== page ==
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A Canticle for Leibowitz Paperback – May 9, 2006
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Walter M. Miller's acclaimed SF classic A Canticle for Leibowitz opens with the accidental excavation of a holy artifact: a creased, brittle memo scrawled by the hand of the blessed Saint Leibowitz, that reads: "Pound pastrami, can kraut, six bagels--bring home for Emma." To the Brothers of Saint Leibowitz, this sacred shopping list penned by an obscure, 20th-century engineer is a symbol of hope from the distant past, from before the Simplification, the fiery atomic holocaust that plunged the earth into darkness and ignorance. As 1984 cautioned against Stalinism, so 1959's A Canticle for Leibowitz warns of the threat and implications of nuclear annihilation. Following a cloister of monks in their Utah abbey over some six or seven hundred years, the funny but bleak Canticle tackles the sociological and religious implications of the cyclical rise and fall of civilization, questioning whether humanity can hope for more than repeating its own history. Divided into three sections--Fiat Homo (Let There Be Man), Fiat Lux (Let There Be Light), and Fiat Voluntas Tua (Thy Will Be Done)--Canticle is steeped in Catholicism and Latin, exploring the fascinating, seemingly capricious process of how and why a person is canonized. --Paul Hughes --This text refers to an out of print or unavailable edition of this title.
Angry, eloquent...a terrific story. New York TIMES Prodigiously imaginative, richly comic, terrifyingly grim. CHICAGO Tribune --This text refers to an out of print or unavailable edition of this title.
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Keeping track of the warring factions is a bit of a slog, perhaps moreso because their action is mostly tangential to the story. The reader is rewarded most when Miller focuses on the abbey devoted to the titular Leibowitz (which is, granted, for most of the book). He has created a harrowing but believable post-apocalyptic western US. I'm not Catholic, but I assume the author was. That isn't a criticism--I think I'd have appreciated the book more if I'd had more insight into the church. Certainly a facility with the Latin of the church will add shades of color to your enjoyment.
Considering how, today, religion has more often than not cast itself as the main adversary to science, it is interesting to think that previously it were the priesthoods who performed experiments in various hard sciences. It is in this regard that "A Canticle for Leibowitz" is much different than other contemporary science fiction novels. Whereas, most SF takes the route of disregarding religion and mysticisms, "Canticle" embraces them wholeheartedly.
The story spans nearly 1500 years of future history, and details the fall, rise, and fall of human civilization as seen through the eyes of monks holed up in an abbey in Utah. We learn of the distant past - which is essentially our present now - in which the world was laid waste in the Flame Deluge. It is from this wasteland that the story transpires, and the survival of humanity nears the edge of complete decimation.
The first section of the novel, "Fiat Homo", which originally appeared in a shorter version in "Fantasy and Science Fiction" (April 1955), deals with the discovery by a novice Francis Gerard, of a tomb which may or may not contain relics of his order's founder, the Blessed Leibowitz. Throughout this section the question of what Francis actually encountered in the desert and whether or not Leibowitz would be canonized a saint are used to demonstrate the strength of Francis's faith in the face of a variety of obstacles.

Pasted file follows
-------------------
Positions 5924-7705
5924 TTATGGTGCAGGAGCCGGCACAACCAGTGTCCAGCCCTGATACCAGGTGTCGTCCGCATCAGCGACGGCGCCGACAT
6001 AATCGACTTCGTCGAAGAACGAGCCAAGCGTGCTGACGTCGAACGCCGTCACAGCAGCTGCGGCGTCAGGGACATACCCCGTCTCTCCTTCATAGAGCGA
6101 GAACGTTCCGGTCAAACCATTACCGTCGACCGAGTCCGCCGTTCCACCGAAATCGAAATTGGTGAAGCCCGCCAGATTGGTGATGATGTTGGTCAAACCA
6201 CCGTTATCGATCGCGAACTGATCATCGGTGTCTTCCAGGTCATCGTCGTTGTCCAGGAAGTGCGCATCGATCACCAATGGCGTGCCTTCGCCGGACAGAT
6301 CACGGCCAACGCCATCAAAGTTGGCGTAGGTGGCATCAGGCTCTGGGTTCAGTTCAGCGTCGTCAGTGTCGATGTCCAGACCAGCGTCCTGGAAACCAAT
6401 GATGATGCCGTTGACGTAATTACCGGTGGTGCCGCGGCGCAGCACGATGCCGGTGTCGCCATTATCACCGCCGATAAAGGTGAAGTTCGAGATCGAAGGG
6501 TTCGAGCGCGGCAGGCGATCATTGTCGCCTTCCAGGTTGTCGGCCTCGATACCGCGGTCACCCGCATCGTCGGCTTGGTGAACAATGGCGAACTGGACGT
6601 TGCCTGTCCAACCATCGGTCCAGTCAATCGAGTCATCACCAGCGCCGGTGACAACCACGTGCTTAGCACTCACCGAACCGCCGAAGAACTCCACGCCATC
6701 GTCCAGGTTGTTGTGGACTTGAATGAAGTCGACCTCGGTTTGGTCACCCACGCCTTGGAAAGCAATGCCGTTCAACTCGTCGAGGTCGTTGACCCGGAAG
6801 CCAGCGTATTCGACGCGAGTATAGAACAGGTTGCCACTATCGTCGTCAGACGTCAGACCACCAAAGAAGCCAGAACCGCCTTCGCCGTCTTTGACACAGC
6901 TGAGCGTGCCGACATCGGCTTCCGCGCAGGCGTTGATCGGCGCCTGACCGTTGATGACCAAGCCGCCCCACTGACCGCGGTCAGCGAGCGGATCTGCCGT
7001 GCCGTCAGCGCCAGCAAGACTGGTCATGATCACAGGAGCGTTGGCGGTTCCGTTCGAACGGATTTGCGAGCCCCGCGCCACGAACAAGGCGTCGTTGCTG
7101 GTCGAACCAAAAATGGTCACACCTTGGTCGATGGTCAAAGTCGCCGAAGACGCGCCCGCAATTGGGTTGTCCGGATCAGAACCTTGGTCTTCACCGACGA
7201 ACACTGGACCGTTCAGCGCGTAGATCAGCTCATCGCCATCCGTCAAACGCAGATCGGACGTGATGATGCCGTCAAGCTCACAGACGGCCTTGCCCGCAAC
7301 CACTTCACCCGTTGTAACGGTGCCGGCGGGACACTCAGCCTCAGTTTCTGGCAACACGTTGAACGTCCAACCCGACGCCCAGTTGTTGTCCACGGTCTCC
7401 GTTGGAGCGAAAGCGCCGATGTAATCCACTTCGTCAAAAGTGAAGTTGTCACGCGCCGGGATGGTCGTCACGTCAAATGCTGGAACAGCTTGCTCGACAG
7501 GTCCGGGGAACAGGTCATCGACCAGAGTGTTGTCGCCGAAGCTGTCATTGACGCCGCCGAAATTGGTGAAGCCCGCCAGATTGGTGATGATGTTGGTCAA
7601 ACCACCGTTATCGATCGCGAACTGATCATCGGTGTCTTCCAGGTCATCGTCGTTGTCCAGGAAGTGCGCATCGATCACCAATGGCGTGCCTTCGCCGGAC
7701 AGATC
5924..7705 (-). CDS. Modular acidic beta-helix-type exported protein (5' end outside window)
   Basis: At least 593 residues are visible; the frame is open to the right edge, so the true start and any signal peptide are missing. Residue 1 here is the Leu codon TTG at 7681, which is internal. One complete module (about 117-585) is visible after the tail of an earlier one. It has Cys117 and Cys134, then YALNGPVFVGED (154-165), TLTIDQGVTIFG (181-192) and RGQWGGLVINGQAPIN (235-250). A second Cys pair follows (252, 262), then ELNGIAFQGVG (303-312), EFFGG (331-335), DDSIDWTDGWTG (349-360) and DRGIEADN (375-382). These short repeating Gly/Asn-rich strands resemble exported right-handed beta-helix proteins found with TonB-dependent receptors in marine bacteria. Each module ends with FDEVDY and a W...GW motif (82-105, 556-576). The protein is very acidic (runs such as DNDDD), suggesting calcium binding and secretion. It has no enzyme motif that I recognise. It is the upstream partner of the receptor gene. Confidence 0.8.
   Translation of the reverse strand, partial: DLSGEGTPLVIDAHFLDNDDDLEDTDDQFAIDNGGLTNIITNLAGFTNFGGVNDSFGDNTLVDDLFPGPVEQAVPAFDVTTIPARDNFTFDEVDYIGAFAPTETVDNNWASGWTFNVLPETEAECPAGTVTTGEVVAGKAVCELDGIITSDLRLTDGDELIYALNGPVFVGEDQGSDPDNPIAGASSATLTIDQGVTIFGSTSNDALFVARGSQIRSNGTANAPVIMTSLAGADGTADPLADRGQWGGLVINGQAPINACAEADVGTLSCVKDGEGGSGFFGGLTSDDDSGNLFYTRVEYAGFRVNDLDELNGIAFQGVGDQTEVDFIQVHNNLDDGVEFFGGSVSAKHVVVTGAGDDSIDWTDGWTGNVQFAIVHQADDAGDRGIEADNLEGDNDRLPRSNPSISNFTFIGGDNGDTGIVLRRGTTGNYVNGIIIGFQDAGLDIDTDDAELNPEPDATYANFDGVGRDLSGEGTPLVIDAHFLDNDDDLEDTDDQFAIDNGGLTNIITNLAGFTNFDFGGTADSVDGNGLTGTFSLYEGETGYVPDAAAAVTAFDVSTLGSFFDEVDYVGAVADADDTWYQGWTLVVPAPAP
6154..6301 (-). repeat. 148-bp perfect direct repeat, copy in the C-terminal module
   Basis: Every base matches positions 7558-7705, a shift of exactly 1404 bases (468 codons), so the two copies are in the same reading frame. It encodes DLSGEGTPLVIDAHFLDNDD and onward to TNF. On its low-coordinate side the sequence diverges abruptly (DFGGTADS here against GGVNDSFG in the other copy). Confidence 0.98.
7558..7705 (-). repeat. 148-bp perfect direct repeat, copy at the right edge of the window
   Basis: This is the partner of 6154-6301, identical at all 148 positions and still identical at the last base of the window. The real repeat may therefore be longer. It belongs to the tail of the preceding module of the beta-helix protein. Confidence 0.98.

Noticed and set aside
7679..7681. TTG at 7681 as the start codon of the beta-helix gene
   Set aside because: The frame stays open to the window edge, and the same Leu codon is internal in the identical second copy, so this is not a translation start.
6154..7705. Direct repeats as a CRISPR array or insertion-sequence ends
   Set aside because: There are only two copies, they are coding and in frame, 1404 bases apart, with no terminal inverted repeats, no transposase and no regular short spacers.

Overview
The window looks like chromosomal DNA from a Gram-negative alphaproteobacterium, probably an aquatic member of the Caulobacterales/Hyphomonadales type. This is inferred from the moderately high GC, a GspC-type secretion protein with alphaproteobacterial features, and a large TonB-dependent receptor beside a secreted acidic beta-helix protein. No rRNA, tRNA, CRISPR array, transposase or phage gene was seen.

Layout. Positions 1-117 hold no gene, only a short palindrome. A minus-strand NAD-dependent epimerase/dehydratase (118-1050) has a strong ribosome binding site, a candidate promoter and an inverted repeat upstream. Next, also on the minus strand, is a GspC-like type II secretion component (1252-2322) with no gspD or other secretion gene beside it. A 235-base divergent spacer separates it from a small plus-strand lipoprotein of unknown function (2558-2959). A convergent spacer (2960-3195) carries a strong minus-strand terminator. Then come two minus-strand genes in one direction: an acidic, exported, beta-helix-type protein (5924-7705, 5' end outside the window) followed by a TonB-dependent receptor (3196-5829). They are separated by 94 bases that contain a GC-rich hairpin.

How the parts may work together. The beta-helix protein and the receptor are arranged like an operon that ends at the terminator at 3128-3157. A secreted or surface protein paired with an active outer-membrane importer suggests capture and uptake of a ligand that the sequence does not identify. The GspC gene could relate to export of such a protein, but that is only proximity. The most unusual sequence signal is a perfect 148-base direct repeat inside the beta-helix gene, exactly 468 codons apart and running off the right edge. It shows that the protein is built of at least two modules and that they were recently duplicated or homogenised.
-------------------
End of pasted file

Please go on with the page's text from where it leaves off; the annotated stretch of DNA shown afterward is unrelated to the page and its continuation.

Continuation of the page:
"Fiat Lux" picks up the story five centuries later. Civilization has begun to rebuild itself from the dark period when Brother Francis made his journey to New Rome. Scholars, like Thon Taddeo, are now doing research at colleges and have some understanding of the knowledge which existed before the Deluge occurred. While Fiat Homo examined the existence of faith, Fiat Lux is more concerned with the flow of history and the inaccuracies of the study of the past. Doubt is the tool used by Thon Taddeo to discover what actually happened to the great European-American civilization which once rose and fell.
There are a few weak portion within the novel and unfortunately they all occur at the same time, making the second section of the novel the most difficult to read. Although there is a vast array of things occurring within this section, it somehow oddly feels like nothing is occurring. Scenes are depicted in a boring and dull manner, effectively slowing this section down to a slow crawl.
The final section of "A Canticle for Leibowitz," "Fiat Voluntas Tua," takes place in a world, which has far surpassed our own technologically. Intrasystem spaceflight is reasonably common and the first interstellar colonies are being set up at Alpha Centauri. The section begins with a nuclear explosion and fears of another nuclear war, but Miller's main focus is on when, if ever, suicide is a viable option. The government has set up an euthanasia station near the monastery of St. Leibowitz and Abbot Zerchi comes into conflict with Dr. Cors over suicide. This segment becomes even more poignant in light of Miller's own death by suicide in January 1997.
The three sections of "A Canticle for Leibowitz" taken together give a cyclical view of history, which is extremely pessimistic. Even knowledge of the past can't save humanity from repeating the same mistakes. This cyclical view, however, also lends an optimistic feel to the novel, for it means that humanity will survive its foibles and rise from the ashes. Even as the world is destroyed by fire, hope for the continuance of the human race exists.
One of my all time favorites, and I bought this for a young friend.
Most recent customer reviews
The book came fast and was in perfect shape. Thank You.